WELCOME TO THE NEW, GOLDEN ERA OF OWNING AND RACING A
January 6, 2022
Be our guest and join Houston radio personality and horse racing handicapper Fred Faour and former Houston Oiler/Dallas Cowboy NFL star and now racehorse owner Mike Renfro for a special owner-preview event on opening night at Sam Houston Race Park.
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It’s time. If you’ve ever thought about it or considered it, if you’ve ever pondered the potential or fantasized about the possibilities - or even if you haven’t — the time to get involved with Texas horse racing hasn’t been this inviting or favorable or attractive in many years. It’s time to get involved — for millions of reasons.
For the first time in nearly two decades, Texas horse racing is moving in a positive direction, and everything indicates a continuation of that progress. Last year, even as the nation grappled with the harsh and sometimes deadly consequences of the COVID pandemic, Texas horse racing showed signs of resilience. Even as racetracks limited their dates and crowds, the comeback began. Texas racetracks paid $31,052,099 in purses in 2020, according to the annual report by the state racing commission. For the 89 days of Thoroughbred racing in the state, purses averaged $195,967, which represented a 42-percent increase from 2019, when Thoroughbred purses averaged a mere $137,681. But this was only the beginning.
The purse increase was largely due to House Bill 2463. Passed in 2019, it amended the tax code to require the deposit of state taxes collected on the sale of feed, supplements, and tack into a Horse Industry Escrow Account, capped at $50 million for the biennium. This supplementary source of funds added $17.5 million to purses in 2020, and the purses are growing.
This year, Sam Houston Race Park enjoyed what was arguably the best season in its history. For its 43-day Thoroughbred meeting that concluded April 3, the Houston racetrack paid $12.6 million in purses, or a record $293,000 a day. The high purses attracted Letruska, who won the Houston Ladies Laddies Classic on her way to what almost certainly will be an Eclipse Award as the nation’s top older female. And all-sources handle increased more than 28 percent, to $2,242,807 a day.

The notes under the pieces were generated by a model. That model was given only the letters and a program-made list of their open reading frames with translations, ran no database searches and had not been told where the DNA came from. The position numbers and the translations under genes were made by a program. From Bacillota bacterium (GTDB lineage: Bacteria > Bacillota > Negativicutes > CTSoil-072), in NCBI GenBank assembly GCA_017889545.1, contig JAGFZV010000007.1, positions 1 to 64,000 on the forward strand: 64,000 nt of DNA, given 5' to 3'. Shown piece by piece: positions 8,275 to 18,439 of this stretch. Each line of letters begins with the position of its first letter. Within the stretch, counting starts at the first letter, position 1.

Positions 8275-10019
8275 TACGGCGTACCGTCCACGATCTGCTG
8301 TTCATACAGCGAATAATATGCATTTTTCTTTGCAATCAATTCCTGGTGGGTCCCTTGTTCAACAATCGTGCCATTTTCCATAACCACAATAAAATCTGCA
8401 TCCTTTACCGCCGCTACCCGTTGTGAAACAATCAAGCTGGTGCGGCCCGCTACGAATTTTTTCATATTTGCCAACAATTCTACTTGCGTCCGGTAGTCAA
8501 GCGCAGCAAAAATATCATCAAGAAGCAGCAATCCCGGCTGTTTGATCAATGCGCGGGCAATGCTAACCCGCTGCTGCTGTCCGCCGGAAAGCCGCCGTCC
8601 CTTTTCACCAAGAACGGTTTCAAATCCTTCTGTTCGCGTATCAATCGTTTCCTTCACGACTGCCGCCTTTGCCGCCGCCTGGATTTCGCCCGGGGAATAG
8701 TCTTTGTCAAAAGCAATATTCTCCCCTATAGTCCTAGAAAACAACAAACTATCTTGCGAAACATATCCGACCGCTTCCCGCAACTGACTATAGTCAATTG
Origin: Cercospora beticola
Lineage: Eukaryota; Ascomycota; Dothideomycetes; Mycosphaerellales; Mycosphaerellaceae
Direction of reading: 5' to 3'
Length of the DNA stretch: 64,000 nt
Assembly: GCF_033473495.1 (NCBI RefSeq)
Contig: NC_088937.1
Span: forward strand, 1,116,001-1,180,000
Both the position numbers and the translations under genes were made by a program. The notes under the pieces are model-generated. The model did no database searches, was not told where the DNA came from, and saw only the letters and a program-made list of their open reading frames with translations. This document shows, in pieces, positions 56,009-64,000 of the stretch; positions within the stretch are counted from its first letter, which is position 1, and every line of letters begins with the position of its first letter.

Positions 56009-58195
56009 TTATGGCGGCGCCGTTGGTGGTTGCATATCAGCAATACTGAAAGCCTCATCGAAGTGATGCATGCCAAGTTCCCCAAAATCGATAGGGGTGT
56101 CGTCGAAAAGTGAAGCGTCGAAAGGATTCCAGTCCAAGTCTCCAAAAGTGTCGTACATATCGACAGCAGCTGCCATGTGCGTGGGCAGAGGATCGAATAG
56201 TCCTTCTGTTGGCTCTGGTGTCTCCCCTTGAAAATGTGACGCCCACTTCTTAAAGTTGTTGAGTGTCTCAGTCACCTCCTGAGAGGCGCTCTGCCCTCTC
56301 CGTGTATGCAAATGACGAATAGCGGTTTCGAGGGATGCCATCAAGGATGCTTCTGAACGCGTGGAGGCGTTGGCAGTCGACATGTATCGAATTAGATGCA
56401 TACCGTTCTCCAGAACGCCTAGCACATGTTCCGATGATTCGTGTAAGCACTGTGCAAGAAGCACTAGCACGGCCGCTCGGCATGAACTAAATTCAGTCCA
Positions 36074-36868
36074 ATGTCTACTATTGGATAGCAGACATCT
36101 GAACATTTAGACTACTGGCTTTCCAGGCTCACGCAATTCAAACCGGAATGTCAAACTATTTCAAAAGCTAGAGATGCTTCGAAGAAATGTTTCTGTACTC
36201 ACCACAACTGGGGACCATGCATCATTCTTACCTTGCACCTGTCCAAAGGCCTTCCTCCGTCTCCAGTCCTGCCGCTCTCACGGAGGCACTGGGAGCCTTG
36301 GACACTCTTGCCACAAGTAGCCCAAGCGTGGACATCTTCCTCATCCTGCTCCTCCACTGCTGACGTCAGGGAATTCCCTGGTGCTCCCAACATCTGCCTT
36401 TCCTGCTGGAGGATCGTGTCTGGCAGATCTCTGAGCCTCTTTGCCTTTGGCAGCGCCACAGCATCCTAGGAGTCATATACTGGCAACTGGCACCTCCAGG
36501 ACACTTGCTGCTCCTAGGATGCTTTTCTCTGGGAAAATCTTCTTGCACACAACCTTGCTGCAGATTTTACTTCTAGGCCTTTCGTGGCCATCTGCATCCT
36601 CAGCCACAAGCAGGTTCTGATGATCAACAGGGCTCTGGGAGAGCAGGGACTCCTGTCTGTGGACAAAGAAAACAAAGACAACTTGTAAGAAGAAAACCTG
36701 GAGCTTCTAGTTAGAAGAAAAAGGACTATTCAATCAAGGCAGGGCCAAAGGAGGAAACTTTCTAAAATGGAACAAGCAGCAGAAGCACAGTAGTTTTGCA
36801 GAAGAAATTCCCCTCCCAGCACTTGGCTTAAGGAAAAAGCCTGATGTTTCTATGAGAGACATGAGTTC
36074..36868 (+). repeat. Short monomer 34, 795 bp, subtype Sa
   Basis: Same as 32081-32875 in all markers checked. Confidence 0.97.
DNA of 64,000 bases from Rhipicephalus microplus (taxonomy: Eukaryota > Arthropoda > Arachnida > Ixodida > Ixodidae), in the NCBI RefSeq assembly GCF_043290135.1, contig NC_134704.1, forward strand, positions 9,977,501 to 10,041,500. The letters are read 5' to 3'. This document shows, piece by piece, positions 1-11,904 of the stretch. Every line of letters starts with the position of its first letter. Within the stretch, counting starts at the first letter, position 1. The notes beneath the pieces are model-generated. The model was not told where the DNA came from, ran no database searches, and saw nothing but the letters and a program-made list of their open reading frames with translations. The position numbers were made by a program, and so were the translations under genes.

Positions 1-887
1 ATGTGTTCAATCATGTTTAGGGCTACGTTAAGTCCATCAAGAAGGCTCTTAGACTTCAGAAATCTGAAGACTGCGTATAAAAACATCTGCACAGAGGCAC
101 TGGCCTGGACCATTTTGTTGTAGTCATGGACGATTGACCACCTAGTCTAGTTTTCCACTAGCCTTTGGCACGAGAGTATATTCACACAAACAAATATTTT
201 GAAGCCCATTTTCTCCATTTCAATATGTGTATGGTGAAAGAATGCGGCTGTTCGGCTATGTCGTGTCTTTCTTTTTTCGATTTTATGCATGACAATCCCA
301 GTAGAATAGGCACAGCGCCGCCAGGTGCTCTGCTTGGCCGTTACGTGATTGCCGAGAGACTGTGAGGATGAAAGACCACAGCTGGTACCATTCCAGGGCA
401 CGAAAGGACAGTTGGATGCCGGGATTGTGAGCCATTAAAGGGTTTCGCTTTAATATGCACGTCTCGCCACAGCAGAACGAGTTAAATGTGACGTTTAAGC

The momentum then rolled north. During its recent Thoroughbred season that concluded July 11, Lone Star paid $13,692,325 in purses, or $285,256 a day, a level not seen in Grand Prairie since 2005. Lone Star Million Day, a one-day festival of racing, returned for the first time in a decade, and the track set an all-sources handle record, excluding the 2004 Breeders’ Cup, with $6,944,947. Daily handle for the season reached $1,693,866, the highest level since 2006.
The oldest tradition in horse racing is to reach for the money, which in the 18th century hung from a pole in a literal purse, waiting there to be grabbed by the lucky winner. That tradition endures. And as purses increase, better horses race and the quality of racing improves, which in turn attracts more handle, which in turn leads to even better racing and further purse increases, and so the momentum rolls. It’s rolling in Texas.
Everywhere you look, the signs are as clear as … well, as clear as the creation this year of the $300,000 Texas Derby and jockey Joel Rosario in the winner’s circle with Warrant; as clear as the creation of the Texas Thoroughbred Association Derby and Oaks at Sam Houston in 2023; and as perfectly clear as the stunning 40-percent increase in the average price at the TTA sale of 2-year-olds in training, from $23,352 in 2019 to $32,671 this year.
That’s why it’s time. Yes, it’s time, for millions of reasons, to get involved.
Story By Gary West
Texan Gary West is a nationally-acclaimed turf writer who has covered the sport of horse racing for 35 years.